The mouse abdominal skin was shaved, and 400 μl FITC solution (0.5% in 1:1 acetone/dibutyl phathalate) or solvent, only for the nonsensitized group, was applied epicutaneously. After 6 days, the baseline thickness of the animal’s right ear was measured using a precision thickness gauge (0.01–12.5 mm; Swiss Precision Instruments, Los Angeles, CA). Each side of the right ear was then treated epicutaneously with 10 μl FITC solution, and the ear thickness was measured 24 h later. For histopathologic analysis, mice were sacrificed and one-half of the ears were fixed by immersion in 10% neutral buffered Formalin. Tissues were processed by standard methods, embedded in paraffin blocks, sectioned at 4 to 6 μm, stained with hematoxylin and eosin, and examined by light microscopy. Severity was graded without knowledge of treatment group, as follows: 0, none; 1, minimal; 2, mild; 3, moderate; 4, marked. Statistical analysis was performed using the unpaired Student’s t test to calculate the two-tailed p values. For immunohistochemical analysis, frozen tissue sections of the other half of the ears were stained with anti-CD4 Ab (Life Technologies; 1/100 dilution), or anti-Mac1 Ab (Boehringer Mannheim, Indianapolis, IN; 1/100 dilution).

The TD Ag, keyhole limpet hemocyanin coupled to (4-hydroxy-3-nitro-phenyl) acetic acid (NP-KLH), was precipitated in alum. Mice were injected i.p. with either 100 μg of alum-precipitated NP-KLH or 10 μg of the T cell-independent (TI) Ag, NP-LPS, in a 200 μl vol and bled at 0, 7, 14, and 21 days postimmunization. Basal levels of serum Ig were determined by isotype-specific ELISA. The levels of NP-specific Ig were determined by the use of ELISA plates coated with NP17-BSA for capture, and goat anti-mouse isotype-specific Abs conjugated to horseradish peroxidase (Southern Biotechnology, Birmingham, AL), as previously described (36). The level of each Ag-specific isotype was determined by comparison with a standard curve. Statistical analysis was performed using the unpaired Student’s t test to calculate the two-tailed p values.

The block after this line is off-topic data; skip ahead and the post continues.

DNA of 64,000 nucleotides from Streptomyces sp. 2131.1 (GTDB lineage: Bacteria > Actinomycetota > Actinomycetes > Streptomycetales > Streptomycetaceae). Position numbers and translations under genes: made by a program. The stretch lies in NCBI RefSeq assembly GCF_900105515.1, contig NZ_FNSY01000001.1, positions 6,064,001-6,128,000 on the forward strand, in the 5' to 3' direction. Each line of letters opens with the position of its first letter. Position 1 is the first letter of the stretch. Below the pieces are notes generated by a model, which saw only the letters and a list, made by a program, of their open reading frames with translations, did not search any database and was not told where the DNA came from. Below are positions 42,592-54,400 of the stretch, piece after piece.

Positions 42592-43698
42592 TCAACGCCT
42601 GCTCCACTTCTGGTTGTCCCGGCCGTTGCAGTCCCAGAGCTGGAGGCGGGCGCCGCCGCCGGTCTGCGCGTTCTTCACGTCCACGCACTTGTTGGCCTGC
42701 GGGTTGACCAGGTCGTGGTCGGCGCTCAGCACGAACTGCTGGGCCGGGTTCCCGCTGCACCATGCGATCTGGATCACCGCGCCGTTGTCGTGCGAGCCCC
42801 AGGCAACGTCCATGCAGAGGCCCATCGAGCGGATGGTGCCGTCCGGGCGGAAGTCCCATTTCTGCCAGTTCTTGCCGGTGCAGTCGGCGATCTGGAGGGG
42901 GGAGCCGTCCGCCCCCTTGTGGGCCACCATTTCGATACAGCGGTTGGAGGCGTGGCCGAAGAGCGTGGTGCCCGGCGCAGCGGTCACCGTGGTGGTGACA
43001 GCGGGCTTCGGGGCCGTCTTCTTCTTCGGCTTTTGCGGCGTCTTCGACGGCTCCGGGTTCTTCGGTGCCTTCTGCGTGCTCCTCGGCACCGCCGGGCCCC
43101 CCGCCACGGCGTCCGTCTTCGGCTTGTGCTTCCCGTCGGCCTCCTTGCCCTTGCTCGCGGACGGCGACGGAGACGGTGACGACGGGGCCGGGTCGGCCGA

The ccr5 gene was deleted by replacing all of the seven-transmembrane domains with the nEo gene (Fig. 1,A). Germline transmission was obtained with two independently isolated homologous recombinant ES clones. Heterozygous matings generated offspring homozygous for the disrupted ccr5 allele (ccr5−/−) in Mendelian proportions. Deletion of the ccr5 gene was confirmed by Southern blot analysis (Fig. 1,B). Since the highest levels of ccr5 mRNA can be detected in peritoneal macrophages of wild-type animals (Fig. 1,C), its absence was confirmed by Northern blot analysis of peritoneal macrophage RNA hybridized with a ccr5-specific probe (Fig. 1,D). The expression of other CC-chemokine receptor genes, ccr1, ccr2, ccr3, and ccr4, was not affected in the ccr5 knockout mice (Fig. 1 D).

FIGURE 1.